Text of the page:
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Science

NASA, NOAA Analyses Reveal Record-Shattering Global Warm Temperatures In 2015 (nasa.gov) 507

vikingpower writes: Earth's 2015 surface temperatures were the warmest since modern record keeping began in 1880, according to independent analyses by NASA and the National Oceanic and Atmospheric Administration (NOAA). Globally-averaged temperatures in 2015 shattered the previous mark set in 2014 by 0.23 degrees Fahrenheit (0.13 Celsius). Only once before, in 1998, has the new record been greater than the old record by this much. The British Met office also reports on the same phenomenon, even forecasting that global temperatures are very soon going to reach the one-degree-Celsius marker. According to Stephen Belcher, Director of the Met Office Hadley Centre, "We've had similar natural events in the past, yet this is the first time we're set to reach the 1 C marker and it's clear that it is human influence driving our modern climate into uncharted territory."
Technology

Help Is On the Way In the War Against Noisy Leaf Blowers 228

HughPickens.com writes: Perry Stein writes in the Washington Post that the fight against noisy leaf blowers is gaining momentum, in part, because residents are framing it as a public health issue. Two-stroke engine leaf blowers mix fuel with oil and don't undergo a complete combustion, emitting a number of toxins, like carbon monoxide and nitrous oxide, which their operators inevitably inhale. Municipalities throughout the country have moved to ban them. "You find two-stroke engines in poorer countries because they're cheap," says James Fallows citing a 2004 National Institutes of Health study showing that two-stroke engines on two- and three-wheeled vehicles in Delhi, India, account for a significant amount of air pollution. "You don't find them in richer countries because they're so dirty and polluting." In Washington DC leaf blowers can't exceed 70 decibels as measured from 50 feet away. (A normal conversation is typically about 60 decibels.) Haskell Small, a composer and concert pianist who is helping to lead the leaf-blower battle in Wesley Heights, describes the sound as "piercing." "When I try to compose or write a letter, there is no way for me to listen to my inner voice, and the leaf blower blanks out all the harmonic combinations."

But help is on the way. A new generation of leaf blowers is more environmentally friendly as the emergence of battery-powered leaf blowers takes us closer to the Holy Grail of equipment that is both (1) powerful and (2) quiet. Fallows supports the notion of a kind of trade-in program, where loud, old leaf blowers are exchanged for the less offensive kind. Ted Rueter, founder of Noise Free America, facilitated one such scheme. In the heat of his front lawn dispute with his neighbor, he offered a solution. "If you agree to use them, I will buy you two new leaf blowers," Rueter told his neighbor. "The offer was accepted and the noise level in his front yard was restored to a peaceful level," says Lawrence Richards. "When it comes to the balancing act of protecting landscaping jobs while reducing noise and emissions, it helps that someone was willing to pay for progress."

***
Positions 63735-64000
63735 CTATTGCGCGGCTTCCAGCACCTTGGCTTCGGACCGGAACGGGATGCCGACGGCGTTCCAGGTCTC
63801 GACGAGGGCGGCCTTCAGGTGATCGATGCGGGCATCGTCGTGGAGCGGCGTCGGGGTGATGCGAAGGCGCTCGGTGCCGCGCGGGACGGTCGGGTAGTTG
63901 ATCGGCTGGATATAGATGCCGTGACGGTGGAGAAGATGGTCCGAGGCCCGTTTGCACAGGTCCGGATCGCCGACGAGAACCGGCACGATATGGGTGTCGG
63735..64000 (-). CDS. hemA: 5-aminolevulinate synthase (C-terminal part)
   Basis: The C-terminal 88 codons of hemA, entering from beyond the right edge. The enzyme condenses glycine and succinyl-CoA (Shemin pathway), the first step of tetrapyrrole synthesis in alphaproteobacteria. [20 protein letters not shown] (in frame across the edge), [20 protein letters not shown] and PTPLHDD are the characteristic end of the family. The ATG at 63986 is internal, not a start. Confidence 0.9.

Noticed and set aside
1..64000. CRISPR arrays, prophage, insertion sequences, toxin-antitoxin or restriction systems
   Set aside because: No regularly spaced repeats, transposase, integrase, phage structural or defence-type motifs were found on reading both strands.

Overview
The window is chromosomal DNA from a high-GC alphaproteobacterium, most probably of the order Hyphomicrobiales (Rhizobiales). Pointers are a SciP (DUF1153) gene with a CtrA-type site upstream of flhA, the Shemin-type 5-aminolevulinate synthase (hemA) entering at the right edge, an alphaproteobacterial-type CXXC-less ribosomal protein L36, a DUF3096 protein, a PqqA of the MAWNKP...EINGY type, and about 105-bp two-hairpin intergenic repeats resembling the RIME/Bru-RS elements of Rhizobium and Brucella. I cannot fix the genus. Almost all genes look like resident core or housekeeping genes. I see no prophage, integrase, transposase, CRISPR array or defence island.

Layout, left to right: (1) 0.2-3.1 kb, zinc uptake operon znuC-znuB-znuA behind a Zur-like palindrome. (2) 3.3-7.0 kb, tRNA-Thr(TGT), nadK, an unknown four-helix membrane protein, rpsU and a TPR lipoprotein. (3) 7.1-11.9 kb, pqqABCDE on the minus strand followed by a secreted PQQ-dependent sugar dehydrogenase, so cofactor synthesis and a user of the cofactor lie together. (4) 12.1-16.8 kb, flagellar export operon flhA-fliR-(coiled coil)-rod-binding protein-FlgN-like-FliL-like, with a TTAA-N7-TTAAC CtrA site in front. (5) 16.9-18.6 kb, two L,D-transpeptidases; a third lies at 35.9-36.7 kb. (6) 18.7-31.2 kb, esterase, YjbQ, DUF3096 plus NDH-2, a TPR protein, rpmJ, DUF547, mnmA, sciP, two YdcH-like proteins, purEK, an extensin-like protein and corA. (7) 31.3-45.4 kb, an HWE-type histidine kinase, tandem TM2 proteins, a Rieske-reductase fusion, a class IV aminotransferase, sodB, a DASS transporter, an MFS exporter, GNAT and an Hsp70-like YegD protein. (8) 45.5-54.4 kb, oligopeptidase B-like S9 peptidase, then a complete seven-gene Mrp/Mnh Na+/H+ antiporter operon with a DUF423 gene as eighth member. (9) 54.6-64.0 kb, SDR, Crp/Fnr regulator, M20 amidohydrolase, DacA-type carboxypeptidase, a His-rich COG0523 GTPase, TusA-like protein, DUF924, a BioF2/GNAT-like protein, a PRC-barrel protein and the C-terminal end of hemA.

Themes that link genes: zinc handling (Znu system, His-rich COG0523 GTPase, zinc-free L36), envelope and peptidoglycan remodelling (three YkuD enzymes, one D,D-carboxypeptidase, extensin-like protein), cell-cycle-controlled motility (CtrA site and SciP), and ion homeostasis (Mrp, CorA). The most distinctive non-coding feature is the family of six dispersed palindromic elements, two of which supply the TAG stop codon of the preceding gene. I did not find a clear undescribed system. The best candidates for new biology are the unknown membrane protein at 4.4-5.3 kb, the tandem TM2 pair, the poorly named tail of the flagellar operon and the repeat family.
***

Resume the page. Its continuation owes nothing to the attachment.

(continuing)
Submission + - Peak Oil Predictions Proven Wrong (battleswarmblog.com)

Nova Express writes: Remember how some economists and environmentalists confidently predicted "peak oil" sometime in the 2000s? (Slashdot ran numerous stories on the idea.) It turns out that those predictions of peak oil were wrong. Thanks to improved technology, fracking, shale oil, and declining demand, the world is now going through an oil glut that has prices down around $30 a barrel. "Once again the market has proven much better at adaptation than erroneous neo-Malthusian thinking. Anyone telling you they know exactly how things will unfold should be treated with severe skepticism. The future’s not ours to see."
GNU is Not Unix

The FSF Is 30 Years Old; Where Should They Go From Here? (fsf.org) 231

An anonymous reader writes: The Free Software Foundation is conducting a survey to gather feedback on where they should be focusing their efforts over the next five years. Should they concentrate on IP issues, UX issues, or something else? Is their stance on Free Software versus Open Source a battle that's already lost, and should they compromise? What do users think an ideal world would look like in 2020? And how miserable could things get? Without the FSF (and GNU), today's computing landscape would sure look a lot different.